The border for Spinning was added by Eakins during the working process. In the x-radiograph (fig. 3), dowels of a less dense material can be seen above the hanging wire on the left. These dowels continue around the relief, joining an outer oval to a central oval image. The border enlarged Spinning and gave it the same outside dimensions as its companion Knitting. The image of the woman spinning was intentionally rendered smaller than the image of the woman knitting because the viewer was intended to first encounter the reliefs at a point where Spinning would be nearer. Eakins wanted to compensate for the discrepancy in distance from the viewer's eye. Because the reliefs were to be decorative components for a chimneypiece, the overall dimensions had to be similar.

Spinning appears to be assembled from a number of components. The x-radiograph shows armature in the two projecting legs of the spinning wheel and in all three legs of the stool. The armature is unnecessary considering the shallow relief plane in which these design motifs rest or the support they receive from adjacent material. It appears that the armature was necessary for modeling these motifs in three dimensions and that they were later reduced to relief as Eakins reworked them into the composition. Three recasts of Spinning from Eakins's studio have a wire in the central projecting leg of the stool or have no armature at all. X-radiographs of casts of Spinning from the Philadelphia Museum of Art and the Art Institute of Chicago show the single wire. A privately owned cast was damaged extensively and showed no metal in the area of the stool. There is no armature in the wheel, which is rendered in high relief and had suffered damage. There are, however, a number of very small nails or wires under the painted surface. The wires are too thin to show up on the x-radiograph but they may have been of structural use as the wheel was being assembled.

Further indications of the artist's manipulation of sculptural components were seen after removal of the single campaign of repair and retouching, discussed below. The figure of the woman appears to have been placed into the sculptural plane. A mold mark on her neck might suggest that she was cast from an earlier study. Interruptions in the plaster behind her back and in front of her neck are evident. A spongy filling material was found in patches around her form. The artist used the same material in a large filling at the top and a small filling at the bottom of the border. Under ultraviolet light, these fillings appeared green, indicating the presence of natural resin. A sample from the patch on the top of the border was identified by optical microscopy and microchemical analysis as crushed noncalcined bone in a resin varnish binder.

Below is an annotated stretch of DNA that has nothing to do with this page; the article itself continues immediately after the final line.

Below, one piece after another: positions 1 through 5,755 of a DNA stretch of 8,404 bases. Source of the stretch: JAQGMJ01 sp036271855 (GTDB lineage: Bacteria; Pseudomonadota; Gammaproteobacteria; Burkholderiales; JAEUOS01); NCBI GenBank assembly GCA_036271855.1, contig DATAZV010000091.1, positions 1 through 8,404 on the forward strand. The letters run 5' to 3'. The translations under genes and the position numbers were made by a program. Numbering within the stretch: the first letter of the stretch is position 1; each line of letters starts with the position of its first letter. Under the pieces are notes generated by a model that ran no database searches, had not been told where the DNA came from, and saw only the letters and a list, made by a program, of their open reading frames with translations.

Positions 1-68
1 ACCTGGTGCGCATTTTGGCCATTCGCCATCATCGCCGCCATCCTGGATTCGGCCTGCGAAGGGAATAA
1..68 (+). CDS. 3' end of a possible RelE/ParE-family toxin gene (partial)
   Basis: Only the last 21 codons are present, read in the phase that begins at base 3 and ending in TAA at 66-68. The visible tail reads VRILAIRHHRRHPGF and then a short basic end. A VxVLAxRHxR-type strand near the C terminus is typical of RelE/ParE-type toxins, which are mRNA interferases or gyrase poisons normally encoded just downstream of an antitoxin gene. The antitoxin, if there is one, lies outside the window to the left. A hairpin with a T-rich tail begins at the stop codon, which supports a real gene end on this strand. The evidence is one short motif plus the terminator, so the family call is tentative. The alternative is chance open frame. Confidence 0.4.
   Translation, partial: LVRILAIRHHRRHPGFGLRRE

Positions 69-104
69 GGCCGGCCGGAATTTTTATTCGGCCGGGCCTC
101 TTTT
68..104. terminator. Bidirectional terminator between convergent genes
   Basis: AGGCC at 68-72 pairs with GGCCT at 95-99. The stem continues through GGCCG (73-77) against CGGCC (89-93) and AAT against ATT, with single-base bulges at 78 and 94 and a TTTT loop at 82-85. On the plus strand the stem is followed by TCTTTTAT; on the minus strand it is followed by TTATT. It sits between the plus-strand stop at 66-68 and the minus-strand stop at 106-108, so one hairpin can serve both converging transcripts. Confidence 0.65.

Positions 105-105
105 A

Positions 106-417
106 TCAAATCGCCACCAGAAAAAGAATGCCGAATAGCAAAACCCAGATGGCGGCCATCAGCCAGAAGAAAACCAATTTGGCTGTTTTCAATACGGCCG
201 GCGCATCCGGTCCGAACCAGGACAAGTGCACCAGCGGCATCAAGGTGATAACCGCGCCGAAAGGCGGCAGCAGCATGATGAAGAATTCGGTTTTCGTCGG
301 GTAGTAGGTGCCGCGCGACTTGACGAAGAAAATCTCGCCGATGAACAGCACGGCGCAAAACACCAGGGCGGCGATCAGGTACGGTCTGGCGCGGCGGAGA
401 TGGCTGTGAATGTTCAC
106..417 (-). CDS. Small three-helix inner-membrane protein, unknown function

Although there is painstaking attention to detail on the figure and spinning wheel, the background is modeled very loosely. Samples were not taken below the relief surface, so that the materials the artist used to secure and make transitions between the assembled components remain unidentified. Familiar materials such as clay or wax may have been used as well as the filling material identified on the surface. The background may have been built directly in plaster during the final stages to prepare a painted surface for presentation to the client. Eakins intended this object as the first form of a process. He was not aware that he would be asked to suddenly cease his labor when he had completed the pieces now known as the Bregler reliefs. He intended to have them cast in bronze and to use the bronze versions as models for a stone carver (Foster and Leibold 1989), 155, letter 62.

In the relief Knitting, one observes the similar phenomenon of an assembled work. The table top has been placed on the relief surface as a separate element. The cat was most likely modelled separately and later positioned underneath the chair. It is fully supported by armature, although its placement on the surface clearly does not require auxiliary support. It appears that during work on this original piece Eakins may have set “knitting needles” into the hands of the figure, consistent with his desire to understand an action completely to portray it accurately. Stubs of wires barely noticeable between certain fingers are so positioned that, if they were extended, they could be read as knitting needles placed at the same angle as they are painted in a 1877 watercolor of a woman knitting Seventy Years Ago (Princeton Art Museum).

Samples from both reliefs studied in cross section show a layering pattern that suggests three working stages in the artist's studio and one campaign of restoration. Samples were examined using polarized light microscopy and microchemical analysis (Gill 1991). Working upward, the layers were identified as (1) plaster; (2) slightly pigmented varnish; (3) grime; (4) slightly pigmented varnish; (5) thin, clear varnish; (6) grime; (7) shellac; (8) grime; and (9) retouch paint in spots. Pigments identified in the varnish layers were ivory black, red ochre, yellow ochre, burnt sienna, zinc yellow, and chrome yellow.


The 1989 conservation of Knitting and Spinning involved removal of superficial grime and overpaint from the generally stable shellac layer. The thick overpaint was consistent in texture and solubility. In areas of deterioration or damage, it was applied in numerous layers.

A thin barrier coating of Acryloid B 72 was applied to the clean shellacked surface. A filling paste was made from acrylic latex caulk (Dap brand) and microspheres (West Systems 409). On Knitting, the filling paste was used to adjust the previous restoration of the cracked table top. On Spinning, it was placed in the background behind the figure spinning, where spongy original fillings had apparently crumbled away, and on the damaged projection of the spinning wheel. On both reliefs, scattered voids from large chips were filled. Wherever final tooling was necessary, the filling was surfaced with Polyfilla. All new material was toned with acrylic paint.

Copyright � 1992 American Institute for Conservation of Historic and Artistic Works